The company’s finishing operation earned the Governor’s Award for environmental pollution control and the Environmental Protection Agency’s Area 10 Evergreen Award for 2000. Local EPA officials use the facility as a showcase.
Although the system uses more expensive materials, it ends up applying less finish on every component, which helps to balance costs, Weaver says. The savings in avoiding disposal costs and fewer reporting requirements help make it a winner.
The finishing equipment and booths represent a $1.5 million investment. Akzo Nobel, Canyon Creek’s finishing materials supplier, helped design the award-winning water-based finishing system. Dickson Equipment engineered and installed the overhead conveyor line, while ovens were supplied by SBS. The rest of the plant includes Selco and Casadei panel saws, a Biesse Rover CNC machining center, two Unique CNC door machines, three Voorwood Model 178 shaper-sanders and a Holz-Her Triathlon edgebander.
Room for Wide Selection
One showroom is dedicated to displaying Beltecno’s Sokee line. Also included is a kids’ kitchen play area to keep children amused while sales staff work with their parents.
Weaver says he’s proud of Canyon Creek’s on-time service, but also lists two aspects of the company’s product line as strengths: the custom department’s ability to handle special orders, and the broad selection of stock cabinets. He says he once calculated that with all the options in styles, materials and finishes, Canyon Creek can produce a basic cabinet 22 million ways.
For custom work, “If they send us a drawing and it’s feasible, we’ll do it,” he says.
Laminates Add to Options
MDF makes up about 10 percent of the company’s framed cabinets. Wood remains the material of choice. “Everybody wants wood,” Weaver says. “Wood is hot.”
Maple and oak are the best sellers. Maple recently overtook oak in sales dollars, although Canyon Creek still produces more oak boxes, he says. Cherry and hickory, followed by alder and rustic alder — both added to the list about a year ago — and then rustic pine round out the standard woods.
Another option is a new laminate line with a strong wood-grain look. “Laminate is moving to a new place,” he says. “You can’t tell it from real wood.”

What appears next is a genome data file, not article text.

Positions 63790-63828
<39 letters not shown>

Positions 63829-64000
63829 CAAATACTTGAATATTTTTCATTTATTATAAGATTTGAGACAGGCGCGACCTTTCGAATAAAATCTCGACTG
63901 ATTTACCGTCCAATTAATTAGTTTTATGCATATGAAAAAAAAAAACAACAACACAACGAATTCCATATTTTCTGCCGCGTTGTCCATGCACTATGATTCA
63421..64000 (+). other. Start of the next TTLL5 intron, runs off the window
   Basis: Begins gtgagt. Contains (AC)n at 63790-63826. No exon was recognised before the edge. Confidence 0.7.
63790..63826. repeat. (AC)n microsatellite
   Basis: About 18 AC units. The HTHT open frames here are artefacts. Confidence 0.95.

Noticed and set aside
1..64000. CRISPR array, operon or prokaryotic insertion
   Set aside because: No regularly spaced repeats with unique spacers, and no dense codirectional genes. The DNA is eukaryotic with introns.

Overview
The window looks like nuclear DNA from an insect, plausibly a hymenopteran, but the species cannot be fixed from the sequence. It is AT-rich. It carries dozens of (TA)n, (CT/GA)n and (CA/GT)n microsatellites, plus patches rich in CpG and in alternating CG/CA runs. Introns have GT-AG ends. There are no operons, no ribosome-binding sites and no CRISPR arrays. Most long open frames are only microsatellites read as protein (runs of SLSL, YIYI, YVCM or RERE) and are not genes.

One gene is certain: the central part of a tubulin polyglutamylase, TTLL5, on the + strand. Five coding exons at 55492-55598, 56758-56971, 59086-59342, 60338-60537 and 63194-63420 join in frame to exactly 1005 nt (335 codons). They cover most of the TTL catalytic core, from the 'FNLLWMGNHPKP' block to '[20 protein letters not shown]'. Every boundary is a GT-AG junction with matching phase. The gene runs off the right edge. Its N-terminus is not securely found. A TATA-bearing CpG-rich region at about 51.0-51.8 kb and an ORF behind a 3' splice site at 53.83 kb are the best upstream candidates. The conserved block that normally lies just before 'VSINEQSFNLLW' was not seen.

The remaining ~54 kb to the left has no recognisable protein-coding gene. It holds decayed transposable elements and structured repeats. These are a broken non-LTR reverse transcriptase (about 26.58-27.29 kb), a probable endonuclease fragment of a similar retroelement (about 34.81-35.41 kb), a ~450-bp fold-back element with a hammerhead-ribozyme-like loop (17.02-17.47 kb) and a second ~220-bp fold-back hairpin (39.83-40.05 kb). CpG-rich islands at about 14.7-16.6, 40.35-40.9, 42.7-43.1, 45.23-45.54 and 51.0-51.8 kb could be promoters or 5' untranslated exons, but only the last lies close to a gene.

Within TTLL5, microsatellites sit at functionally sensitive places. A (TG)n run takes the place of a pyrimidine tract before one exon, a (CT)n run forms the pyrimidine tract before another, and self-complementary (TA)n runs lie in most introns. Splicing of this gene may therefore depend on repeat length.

Better alternative materials such as the new laminates will draw customers away from solid wood. “There are only so many trees,” Weaver says.
“We’ve looked at alternative materials with better yields and better buying power” to control material costs, he says.
When it comes to labor, Canyon Creek has stepped up in-house training, starting with supervisors. The goal, he says, is to reach the point that they’ll be able to run the show if upper management leaves.
“We don’t want to get into the hero syndrome,” he says. The preparation also means flexibility for long-term expansion plans that may include acquisitions of other companies.
The company is also examining wages and benefits to try to make wages and benefits more attractive to prospective production workers as well as to cut turnover.
Automation offers some answers to the labor problem, Weaver says. Whereas the main focus in determining whether or not to add equipment once was the payback period, now the key is whether the machine will add efficiency. But it’s not a complete solution.
“I don’t see us being able to put enough automation in to reduce the number of employees,” he says. “We just won’t need to increase as much. We work with some pretty thin margins in this business.”
Above all, flexibility is the word to remember. “This business is very fluid,” he says. “What we do today may not be what we do tomorrow.”